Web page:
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With Morrowind and Skyrim always getting their fair share attention and/or nostalgia whenever Bethesda's The Elder Scrolls series is brought up, this Eurogamer article attempts to paint the fourth installment in The Elder Scrolls series, Oblivion, in a positive light. It names Oblivion's Dark Brotherhood quests, worldbuilding, and its popularity on consoles as its most notable qualities, while casually name-dropping an excessive amount of famous works of fiction. It's an odd article but if you've ever felt nostalgic for the armor-clad black sheep of Bethesda's flagship series, you might find it enjoyable. An excerpt:
Alright, every NPC in Oblivion looks like a sentient yam, but comparing like for like in the narrative department leaves its sequel looking like a whole sack of manky root veg - as slick as the gameplay and visual updates were in Skyrim, its Dark Brotherhood quest line was a steaming load of Direwolf's kidneys, while Oblivion's take on Assassin's Goth still stands as Bethesda's greatest ever storytelling moment, leading the player up several garden paths and pulling in influences as diverse as Agatha Christie's 'And Then There Were None' and Alfred Hitchcock's 'Psycho'. The twists! The turns!
The best bit of Skyrim's equivalent is when you unlock a ghost version of Lucien Lachance, Oblivion's tragically betrayed stabber-in-chief who, despite having been dead for 200 years by the time you show up there, is one of Skyrim's more memorable characters.
Reliving the Dark Brotherhood missions on their own would be worth the price of readmission if Bethesda ever decided to remaster them. But Oblivion isn't just a murder simulator (although it is a very good murder simulator, murder fans) and despite appearances it isn't a poundland Lord of the Rings either - although many have dismissed it as such.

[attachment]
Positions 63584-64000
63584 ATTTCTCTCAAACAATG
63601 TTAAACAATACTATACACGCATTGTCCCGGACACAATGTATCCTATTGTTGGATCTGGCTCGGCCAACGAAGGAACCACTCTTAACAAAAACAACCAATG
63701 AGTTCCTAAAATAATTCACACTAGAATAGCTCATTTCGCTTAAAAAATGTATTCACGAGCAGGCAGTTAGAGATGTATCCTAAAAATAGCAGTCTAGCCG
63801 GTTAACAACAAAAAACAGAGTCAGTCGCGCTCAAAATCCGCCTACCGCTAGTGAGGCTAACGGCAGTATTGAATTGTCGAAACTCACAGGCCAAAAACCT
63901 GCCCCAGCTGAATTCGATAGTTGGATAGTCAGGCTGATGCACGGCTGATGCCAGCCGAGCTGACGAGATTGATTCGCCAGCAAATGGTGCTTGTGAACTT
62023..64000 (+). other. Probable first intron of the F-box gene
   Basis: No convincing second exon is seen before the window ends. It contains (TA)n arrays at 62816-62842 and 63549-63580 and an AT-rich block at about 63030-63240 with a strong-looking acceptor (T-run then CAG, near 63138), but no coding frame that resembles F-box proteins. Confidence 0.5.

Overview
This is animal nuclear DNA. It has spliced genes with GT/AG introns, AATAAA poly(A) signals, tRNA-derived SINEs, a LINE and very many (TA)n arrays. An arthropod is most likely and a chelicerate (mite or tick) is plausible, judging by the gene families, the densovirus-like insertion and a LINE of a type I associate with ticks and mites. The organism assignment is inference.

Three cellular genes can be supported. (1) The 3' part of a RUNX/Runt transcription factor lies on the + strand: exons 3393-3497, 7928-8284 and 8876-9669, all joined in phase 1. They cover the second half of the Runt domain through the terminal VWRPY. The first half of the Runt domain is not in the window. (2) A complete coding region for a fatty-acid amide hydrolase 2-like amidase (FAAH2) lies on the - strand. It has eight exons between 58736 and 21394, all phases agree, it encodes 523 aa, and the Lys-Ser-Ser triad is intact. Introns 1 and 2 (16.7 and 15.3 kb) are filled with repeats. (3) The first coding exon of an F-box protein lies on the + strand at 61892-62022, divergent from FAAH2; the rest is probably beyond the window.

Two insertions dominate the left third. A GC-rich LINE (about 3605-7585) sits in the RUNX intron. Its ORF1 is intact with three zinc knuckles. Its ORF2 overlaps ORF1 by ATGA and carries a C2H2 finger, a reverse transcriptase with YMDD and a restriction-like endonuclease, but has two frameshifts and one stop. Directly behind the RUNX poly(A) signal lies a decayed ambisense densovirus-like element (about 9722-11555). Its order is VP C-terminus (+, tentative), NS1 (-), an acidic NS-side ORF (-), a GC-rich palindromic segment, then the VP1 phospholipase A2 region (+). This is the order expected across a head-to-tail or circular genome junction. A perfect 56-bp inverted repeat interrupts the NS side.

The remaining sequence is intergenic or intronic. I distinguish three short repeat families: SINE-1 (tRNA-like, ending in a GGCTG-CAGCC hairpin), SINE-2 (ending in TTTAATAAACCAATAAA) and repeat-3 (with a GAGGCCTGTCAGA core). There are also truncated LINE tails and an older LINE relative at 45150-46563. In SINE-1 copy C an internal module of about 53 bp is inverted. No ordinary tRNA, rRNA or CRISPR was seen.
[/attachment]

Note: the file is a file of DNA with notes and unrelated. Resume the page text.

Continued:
One only needs to scratch lightly at Oblivion's Tolkienesque veneer to reveal a gleefully dark, macabre comedy of a world which is as comfortable invoking Lovecraft as it is making referential gags about Under Siege. Probably quite intentionally, there are two distinct, contrasting versions of Cyrodiil that are tangled together - the postcard version where the nobles live, and the depraved cesspool of iniquity occupied by everyone else, which the nobles like to piss into when nobody's looking. When taken as a satire of, well, any society you can think of, Oblivion's genius fills infinite dimensions. It likes to pretend that it's all about the straightforward Good vs Evil patter, but only to keep the dafties on-side.
Like every Bethesda RPG, many of its best bits are found off-mission, but not necessarily off the beaten path. Even the most casual exploration of Cyrodiil's big cities is liable to embroil a wandering adventurer in tales of Lovecraftian madness, Kafkaesque horror, Welshian drug abuse, and several other spurious and overused adjectives. There's even a fair bit of implied Secret Shagging. All the Good Stuff. Following the substantial main and guild quests will take you ages and won't even reveal all of the locations - and hunting for the abundant secrets that Cyrodiil has to offer will keep you enthralled for an obscene amount of time.
It's a great package, accessible to a fault, eminently playable in either bite-sized chunks or substantial multi-hour portions, and surely so much further back in our memories than Skyrim that it is in more urgent need of a redux than a game which is barely six years old and on its third major re-release in twelve months. It also runs better on low-power devices, on account of its age.